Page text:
You know the feeling: You’ve just left a meeting in which everyone has discussed a pressing issue, considered the pros and cons, and arrived at a plan for moving forward that everyone can agree with.
With today’s competitive markets, if you want to be an innovative company – the kind that disrupts industries and leapfrogs competitors, then you can’t conduct business as normal. And if you’re looking for forward-thinking leaders to match that strategy, would you expect to find them through traditional means, or is this a time to think unconventionally too?
Science fiction gives us a glimpse into the future, like the sci-fi thriller Minority Report, set in 2054, that demonstrated an interesting concept: the ability to market based on facial (or, in the case of the film, retinal) recognition. We’ve already seen companies try to harness this sort of technology to put clients’ messages directly in front of their prospective customers.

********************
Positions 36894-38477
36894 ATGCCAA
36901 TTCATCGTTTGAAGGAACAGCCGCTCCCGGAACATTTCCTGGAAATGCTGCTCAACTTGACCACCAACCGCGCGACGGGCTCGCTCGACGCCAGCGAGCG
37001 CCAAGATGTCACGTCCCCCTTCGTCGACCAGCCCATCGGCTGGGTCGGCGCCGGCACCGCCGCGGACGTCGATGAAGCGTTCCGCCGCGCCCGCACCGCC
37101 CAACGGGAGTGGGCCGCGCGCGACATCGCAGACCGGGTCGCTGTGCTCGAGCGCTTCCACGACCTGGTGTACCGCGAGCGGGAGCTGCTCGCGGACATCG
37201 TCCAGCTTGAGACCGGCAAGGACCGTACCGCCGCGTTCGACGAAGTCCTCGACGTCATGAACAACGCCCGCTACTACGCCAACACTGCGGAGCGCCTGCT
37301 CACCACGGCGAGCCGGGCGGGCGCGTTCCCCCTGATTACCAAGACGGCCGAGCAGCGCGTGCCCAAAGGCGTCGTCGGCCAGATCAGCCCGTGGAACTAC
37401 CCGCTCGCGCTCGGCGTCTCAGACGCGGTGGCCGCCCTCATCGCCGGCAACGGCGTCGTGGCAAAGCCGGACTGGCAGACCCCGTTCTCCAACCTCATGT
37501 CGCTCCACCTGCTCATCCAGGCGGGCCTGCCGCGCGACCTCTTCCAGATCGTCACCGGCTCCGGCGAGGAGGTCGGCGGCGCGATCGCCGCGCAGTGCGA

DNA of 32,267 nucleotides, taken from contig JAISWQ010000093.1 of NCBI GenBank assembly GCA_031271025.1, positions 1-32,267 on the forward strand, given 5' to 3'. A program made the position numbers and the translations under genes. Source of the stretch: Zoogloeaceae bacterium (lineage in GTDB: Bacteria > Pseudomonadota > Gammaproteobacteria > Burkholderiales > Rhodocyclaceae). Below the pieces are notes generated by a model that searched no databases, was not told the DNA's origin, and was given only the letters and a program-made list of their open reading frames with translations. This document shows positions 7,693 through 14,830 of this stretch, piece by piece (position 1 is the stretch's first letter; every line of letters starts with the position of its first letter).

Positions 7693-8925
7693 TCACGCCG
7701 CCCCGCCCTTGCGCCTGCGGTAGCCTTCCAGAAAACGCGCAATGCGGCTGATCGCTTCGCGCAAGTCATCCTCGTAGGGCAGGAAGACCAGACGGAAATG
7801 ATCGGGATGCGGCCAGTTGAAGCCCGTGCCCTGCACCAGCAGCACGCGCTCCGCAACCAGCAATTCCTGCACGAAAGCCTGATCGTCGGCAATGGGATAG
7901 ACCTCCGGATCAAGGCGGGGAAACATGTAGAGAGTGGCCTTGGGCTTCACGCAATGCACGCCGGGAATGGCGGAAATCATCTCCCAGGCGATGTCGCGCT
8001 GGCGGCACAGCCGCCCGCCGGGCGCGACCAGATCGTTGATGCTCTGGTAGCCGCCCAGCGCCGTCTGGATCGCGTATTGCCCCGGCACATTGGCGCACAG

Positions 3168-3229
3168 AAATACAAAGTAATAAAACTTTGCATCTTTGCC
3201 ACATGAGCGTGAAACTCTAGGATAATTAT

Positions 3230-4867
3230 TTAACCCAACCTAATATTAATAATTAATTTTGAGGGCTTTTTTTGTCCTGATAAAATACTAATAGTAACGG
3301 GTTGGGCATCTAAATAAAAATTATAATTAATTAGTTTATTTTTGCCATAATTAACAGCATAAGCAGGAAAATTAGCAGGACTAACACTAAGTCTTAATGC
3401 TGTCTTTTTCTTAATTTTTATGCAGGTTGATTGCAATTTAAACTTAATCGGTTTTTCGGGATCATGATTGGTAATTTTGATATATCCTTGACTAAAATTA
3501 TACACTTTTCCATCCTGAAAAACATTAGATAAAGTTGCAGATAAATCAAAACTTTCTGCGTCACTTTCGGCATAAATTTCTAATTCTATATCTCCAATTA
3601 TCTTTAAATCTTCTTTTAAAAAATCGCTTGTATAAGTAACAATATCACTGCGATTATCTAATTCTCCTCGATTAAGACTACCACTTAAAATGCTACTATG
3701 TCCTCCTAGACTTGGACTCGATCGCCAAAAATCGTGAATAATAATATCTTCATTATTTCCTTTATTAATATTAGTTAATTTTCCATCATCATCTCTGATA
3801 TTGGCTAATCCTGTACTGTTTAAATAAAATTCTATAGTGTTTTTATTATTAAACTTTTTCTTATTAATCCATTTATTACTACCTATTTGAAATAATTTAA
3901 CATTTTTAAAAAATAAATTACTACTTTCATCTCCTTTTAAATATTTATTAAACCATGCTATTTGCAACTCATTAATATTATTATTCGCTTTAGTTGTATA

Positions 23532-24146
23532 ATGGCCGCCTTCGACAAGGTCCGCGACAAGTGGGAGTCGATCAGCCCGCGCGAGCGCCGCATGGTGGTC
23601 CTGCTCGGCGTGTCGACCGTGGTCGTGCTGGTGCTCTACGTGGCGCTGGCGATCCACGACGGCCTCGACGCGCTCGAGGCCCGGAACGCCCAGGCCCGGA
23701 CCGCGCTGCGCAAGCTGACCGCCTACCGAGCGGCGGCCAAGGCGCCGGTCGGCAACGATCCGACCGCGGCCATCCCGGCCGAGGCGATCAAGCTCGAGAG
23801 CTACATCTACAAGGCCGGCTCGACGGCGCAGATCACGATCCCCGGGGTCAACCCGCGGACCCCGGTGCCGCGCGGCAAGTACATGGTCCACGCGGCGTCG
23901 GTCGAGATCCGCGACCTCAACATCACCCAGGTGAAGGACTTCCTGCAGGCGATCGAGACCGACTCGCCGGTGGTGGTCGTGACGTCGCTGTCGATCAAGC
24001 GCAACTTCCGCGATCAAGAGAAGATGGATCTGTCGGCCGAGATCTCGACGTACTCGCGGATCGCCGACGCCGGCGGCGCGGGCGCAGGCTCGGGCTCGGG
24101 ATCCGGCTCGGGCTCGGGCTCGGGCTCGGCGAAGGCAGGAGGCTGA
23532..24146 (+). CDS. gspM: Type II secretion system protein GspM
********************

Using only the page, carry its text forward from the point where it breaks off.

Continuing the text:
Folks who work in creative roles are all too familiar with the idea of creative block, but you don’t have to be in a traditionally creative role to experience a lack of creativity just when you need it most. By any name – writer’s block, designer’s doldrums, accounting apathy, marketing malaise, programmer’s procrastination – the frustrating lack of inspiration is just as hard.
Perhaps it’s the start of a new year (which makes everyone more optimistic), but innovation has surfaced in many articles I’ve researched and read over the past week. I thought I might share a few that highlight variations of that theme. Let the reading, bookmarking, sharing and following begin.